But you have to be able to afford it. Maryland is, by and large, a wealthy area, home to a great number of millionaires, and the living costs reflect that. The median home value in the Old Line State is $290,400, compared with just $184,700 for the U.S. In Annapolis, it’s a whopping $377,200.

*Provided by Sperling’s Best Places.

Bozeman, Mont.

Population: 97,958

Share of population 65+: 11.2%

Cost of Living: 0.4% above the national average

Average Income for Households 65+: $47,969 (U.S.: $53,799)

State’s Tax Rating for Retirees: Not Tax Friendly

If you’ve ever dreamed of retiring to the mountains, here’s your chance. Bozeman is in southern Montana, nestled in the Gallatin Valley and surrounded by majestic ranges and national forests. Yellowstone and Grand Teton national parks sit due south of Bozeman. The geography means you have to be comfortable hiking, mountain biking, skiing and backcountry exploring your way through retirement. Hunting and fishing are also popular local activities.

But don’t expect total isolation. Montana State University’sBozeman campus is home to about 15,000 students. Exuberant co-eds might not be the neighbors you pictured in your mountain-view retirement destination, but you may enjoy the dining, culture and entertainment options that come with a college town.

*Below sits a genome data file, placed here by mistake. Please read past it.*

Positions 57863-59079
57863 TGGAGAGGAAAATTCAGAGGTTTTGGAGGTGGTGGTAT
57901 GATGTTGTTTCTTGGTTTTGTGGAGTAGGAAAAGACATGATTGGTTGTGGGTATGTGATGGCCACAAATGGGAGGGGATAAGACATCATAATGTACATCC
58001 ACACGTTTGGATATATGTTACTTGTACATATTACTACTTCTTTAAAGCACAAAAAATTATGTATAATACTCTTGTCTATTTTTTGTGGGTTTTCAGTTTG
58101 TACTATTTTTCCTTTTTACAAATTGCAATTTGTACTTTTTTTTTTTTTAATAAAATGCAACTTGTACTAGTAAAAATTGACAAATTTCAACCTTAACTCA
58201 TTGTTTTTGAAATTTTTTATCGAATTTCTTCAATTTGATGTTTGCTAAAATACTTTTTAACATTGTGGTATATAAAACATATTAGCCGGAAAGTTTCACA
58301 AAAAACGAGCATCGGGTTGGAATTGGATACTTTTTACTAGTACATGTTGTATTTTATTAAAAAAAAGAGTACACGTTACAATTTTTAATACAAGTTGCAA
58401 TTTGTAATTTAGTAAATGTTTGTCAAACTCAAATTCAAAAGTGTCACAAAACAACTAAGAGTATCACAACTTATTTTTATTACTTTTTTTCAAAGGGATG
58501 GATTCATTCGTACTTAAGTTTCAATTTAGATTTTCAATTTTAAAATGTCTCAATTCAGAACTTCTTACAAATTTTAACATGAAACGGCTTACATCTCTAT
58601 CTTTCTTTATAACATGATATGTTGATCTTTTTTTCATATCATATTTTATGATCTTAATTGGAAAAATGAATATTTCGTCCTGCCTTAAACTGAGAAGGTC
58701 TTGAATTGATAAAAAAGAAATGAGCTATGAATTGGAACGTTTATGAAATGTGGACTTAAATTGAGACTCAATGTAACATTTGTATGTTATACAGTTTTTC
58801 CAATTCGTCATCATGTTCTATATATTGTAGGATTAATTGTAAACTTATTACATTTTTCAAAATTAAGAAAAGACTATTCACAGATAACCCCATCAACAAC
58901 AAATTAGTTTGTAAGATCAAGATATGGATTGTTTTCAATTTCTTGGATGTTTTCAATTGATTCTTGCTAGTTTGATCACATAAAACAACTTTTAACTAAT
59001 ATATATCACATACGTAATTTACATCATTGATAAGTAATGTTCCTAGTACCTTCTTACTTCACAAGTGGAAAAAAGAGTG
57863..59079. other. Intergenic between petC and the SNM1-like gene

Ocean City, N.J.

Population: 95,404

Share of population 65+: 23.9%

Cost of Living: 62.2% above the national average*

Average Income for Households 65+: $51,534

State’s Tax Rating for Retirees: Mixed

The Garden State offers a number of appealing retirement destinations for those who can afford it. Ocean City is a particularly attractive spot, evidenced by the high share of seniors who have already chosen to reside there. Family-friendly beaches, a fun three-mile boardwalk and proximity to Atlantic City are notable draws.

But living there is going to cost you. Taxes are notoriously high all over Jersey, and housing is expensive. The median home value in city limits is a hefty $568,700, compared with $316,400 for the state and $184,700 for the U.S. Plus, you have to budget extra for insurance to protect against possible storm and flood damage. Note, too, that Ocean City is a dry town, but you don’t have to travel far to buy your booze.

*Provided by Sperling’s Best Places.

Kingston, R.I.

Population: 6,974

Share of population 65+: n/a

Cost of Living: 36.5% above the national average*

Average Income for Households 65+: n/a

State’s Tax Rating for Retirees: Not Tax Friendly

Tiny Rhode Island packs in big living costs, and the village of Kingston is particularly pricey. But if you can afford it–the median household income for all ages is $76,250 a year–the location may well be worthwhile. Kingston offers easy access to some all-but-private beaches, and with its own Amtrak station the train ride to Boston and even New York is relatively quick. There’s also high-speed ferry service to Martha’s Vineyard.

And in town, the University of Rhode Island injects youth and vibrancy, and all the amenities that typically follow, into the community.

*Provided by Sperling’s Best Places.

Cheyenne, Wyo.

Population: 63,624

Share of population 65+: 14.1%